[This is the thirteenth part in an open series of reports from the New York Film Festival.]
About a week ago, fearing that all of the films were turning my mass into flabby mush, I walked two brisk miles in twenty minutes to take in Ari Folman’s Waltz with Bashir, my fourth film of the day. The movie had been described to me by one critic, who purportedly writes for a newspaper, as “a little fiesta” — a qualification that I certainly quibbled with at the time. I’m not sure that a movie depicting the trauma of war and memory can be accurately identified as a “little fiesta.” Certainly, the real-life figures drawn from the Israeli Army do interpret a break between battles as a “little fiesta,” even if they do not precisely use these two specific words. It is true that these soldiers toil in homemade banana leaf huts on the beach and frolic about just before their comrades get shot in their head. But to suggest that these activities represent a “little fiesta” is, I suspect, missing the point just a mite. I’d like to think that the critic in question was having me on, but when I questioned him about specific points in Israel’s history, he had no knowledge of events that went down in 1967.
A professional animator informed me that he had disliked the film because of its gimmick and what he characterized as “amateurish” animation, but this same gentleman had gone bananas over Shuga, a film that I did not care for very much. But it should be observed that the device of a journalist-like protagonist (here, Folman) who questions various people about the meaning of some hazy memory has its roots in Citizen Kane and numerous personal documentaries. I don’t think that Waltz with Bashir is a documentary exactly. It’s more of a recreated narrative with the appearance of an objective pursuit. Something akin to a memoir played out for the camera. Certainly the animation technique, of which more anon, lives up to this notion of reconstruction. If it is not technically successful, then it is certainly viscerally successful.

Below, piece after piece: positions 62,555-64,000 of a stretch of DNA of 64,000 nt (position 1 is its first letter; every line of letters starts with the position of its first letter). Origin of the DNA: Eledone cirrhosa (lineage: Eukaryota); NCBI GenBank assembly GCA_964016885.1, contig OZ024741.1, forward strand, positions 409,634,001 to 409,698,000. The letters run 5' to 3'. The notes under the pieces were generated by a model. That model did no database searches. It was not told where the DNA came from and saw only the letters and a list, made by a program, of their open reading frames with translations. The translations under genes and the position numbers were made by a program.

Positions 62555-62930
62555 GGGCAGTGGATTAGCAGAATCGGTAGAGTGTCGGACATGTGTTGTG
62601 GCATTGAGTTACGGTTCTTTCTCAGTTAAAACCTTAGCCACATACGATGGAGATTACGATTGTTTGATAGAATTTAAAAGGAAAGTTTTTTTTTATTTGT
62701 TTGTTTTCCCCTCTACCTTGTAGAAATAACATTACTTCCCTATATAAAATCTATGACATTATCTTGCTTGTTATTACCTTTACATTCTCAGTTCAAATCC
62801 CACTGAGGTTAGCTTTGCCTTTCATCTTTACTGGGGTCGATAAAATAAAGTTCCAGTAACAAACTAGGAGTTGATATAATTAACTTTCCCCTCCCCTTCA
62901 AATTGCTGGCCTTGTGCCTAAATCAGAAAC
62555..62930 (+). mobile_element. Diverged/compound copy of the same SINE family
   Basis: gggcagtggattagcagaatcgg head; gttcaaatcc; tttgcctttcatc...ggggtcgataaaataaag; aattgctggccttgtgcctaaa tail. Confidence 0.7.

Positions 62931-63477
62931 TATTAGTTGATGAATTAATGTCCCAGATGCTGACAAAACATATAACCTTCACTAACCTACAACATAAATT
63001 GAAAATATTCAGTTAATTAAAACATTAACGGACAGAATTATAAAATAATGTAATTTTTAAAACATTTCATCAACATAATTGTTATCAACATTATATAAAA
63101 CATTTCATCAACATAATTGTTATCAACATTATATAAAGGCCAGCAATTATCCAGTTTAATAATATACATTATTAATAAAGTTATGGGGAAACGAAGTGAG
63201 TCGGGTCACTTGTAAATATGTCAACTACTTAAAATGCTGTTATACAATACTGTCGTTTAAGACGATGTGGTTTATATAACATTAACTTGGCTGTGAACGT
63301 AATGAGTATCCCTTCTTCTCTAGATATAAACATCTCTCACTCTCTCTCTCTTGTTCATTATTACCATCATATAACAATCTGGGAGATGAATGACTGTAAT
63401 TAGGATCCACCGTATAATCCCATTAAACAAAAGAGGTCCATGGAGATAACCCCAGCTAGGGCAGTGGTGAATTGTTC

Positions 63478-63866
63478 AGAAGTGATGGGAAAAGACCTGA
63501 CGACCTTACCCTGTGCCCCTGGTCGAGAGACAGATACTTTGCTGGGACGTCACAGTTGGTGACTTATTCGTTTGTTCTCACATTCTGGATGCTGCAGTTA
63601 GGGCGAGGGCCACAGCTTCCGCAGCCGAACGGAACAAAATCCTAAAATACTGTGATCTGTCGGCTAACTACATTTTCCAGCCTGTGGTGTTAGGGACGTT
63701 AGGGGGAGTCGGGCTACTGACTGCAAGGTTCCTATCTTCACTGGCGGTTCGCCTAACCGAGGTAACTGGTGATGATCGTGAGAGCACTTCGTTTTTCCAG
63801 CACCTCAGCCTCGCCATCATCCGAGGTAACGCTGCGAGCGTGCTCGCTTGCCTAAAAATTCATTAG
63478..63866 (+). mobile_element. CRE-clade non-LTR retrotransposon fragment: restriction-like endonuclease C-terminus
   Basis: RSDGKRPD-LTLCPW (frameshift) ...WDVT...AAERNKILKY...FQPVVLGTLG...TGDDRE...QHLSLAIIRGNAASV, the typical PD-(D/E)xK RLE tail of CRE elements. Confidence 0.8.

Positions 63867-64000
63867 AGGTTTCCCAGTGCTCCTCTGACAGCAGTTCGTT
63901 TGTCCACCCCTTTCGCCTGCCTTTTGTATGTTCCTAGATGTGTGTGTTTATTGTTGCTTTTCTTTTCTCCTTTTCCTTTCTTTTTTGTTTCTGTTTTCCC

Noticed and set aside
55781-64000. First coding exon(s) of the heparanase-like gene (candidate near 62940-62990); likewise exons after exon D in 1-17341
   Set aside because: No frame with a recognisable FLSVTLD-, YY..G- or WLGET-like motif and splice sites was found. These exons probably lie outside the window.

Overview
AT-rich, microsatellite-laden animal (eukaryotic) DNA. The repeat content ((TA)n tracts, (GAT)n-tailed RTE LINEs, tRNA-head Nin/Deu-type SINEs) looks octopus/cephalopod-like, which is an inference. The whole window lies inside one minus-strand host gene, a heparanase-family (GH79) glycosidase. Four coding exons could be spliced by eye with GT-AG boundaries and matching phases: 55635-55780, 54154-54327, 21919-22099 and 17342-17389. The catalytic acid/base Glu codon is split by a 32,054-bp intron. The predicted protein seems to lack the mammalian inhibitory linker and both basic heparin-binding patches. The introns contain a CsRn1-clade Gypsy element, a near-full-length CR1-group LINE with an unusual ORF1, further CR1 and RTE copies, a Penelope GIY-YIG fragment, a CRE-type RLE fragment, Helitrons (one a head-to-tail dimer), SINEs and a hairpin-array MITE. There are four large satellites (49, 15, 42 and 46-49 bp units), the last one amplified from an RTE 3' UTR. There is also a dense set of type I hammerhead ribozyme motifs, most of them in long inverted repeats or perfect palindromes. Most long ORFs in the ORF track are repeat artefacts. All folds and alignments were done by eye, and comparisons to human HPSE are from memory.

But I was determined to make up my own mind. My initial reaction after the screening was somewhat ecstatic. But now that it has been a week since I’ve seen Waltz with Bashir, I see the film with slightly different eyes. This is a film that stacks its deck just a bit too heavily. War is bad, and it doesn’t matter what side you’re on. But this predictable rush to condemn war leaves little for the audience to make up their own minds. Paths of Glory is one of the best antiwar films in cinema, but it was Kubrick’s visual genius and his insistence on wiggle room for the audience that made the film work. Waltz with Bashir offers no comparative anthill. It offers more of a sideways glance for a topic that requires thinking in twenty dimensions and more time than you have for rumination. (As Tom Bissell noted in his underrated memoir, The Father of All Things, Vietnam is a subject that one can easily devote a lifetime to.) Waltz is, however, very good about clarifying something just as troubling: more than two decades later, it cannot be stated with any certainty that war memories match up to the reality. (Come to think of it, this is likewise a subject broached by Bissell, and Waltz with Bashir and The Father of All Things might make an intriguing book/movie double bill, or perhaps “two little fiestas” for critics who cloak their ignorance in uninformed mirth.)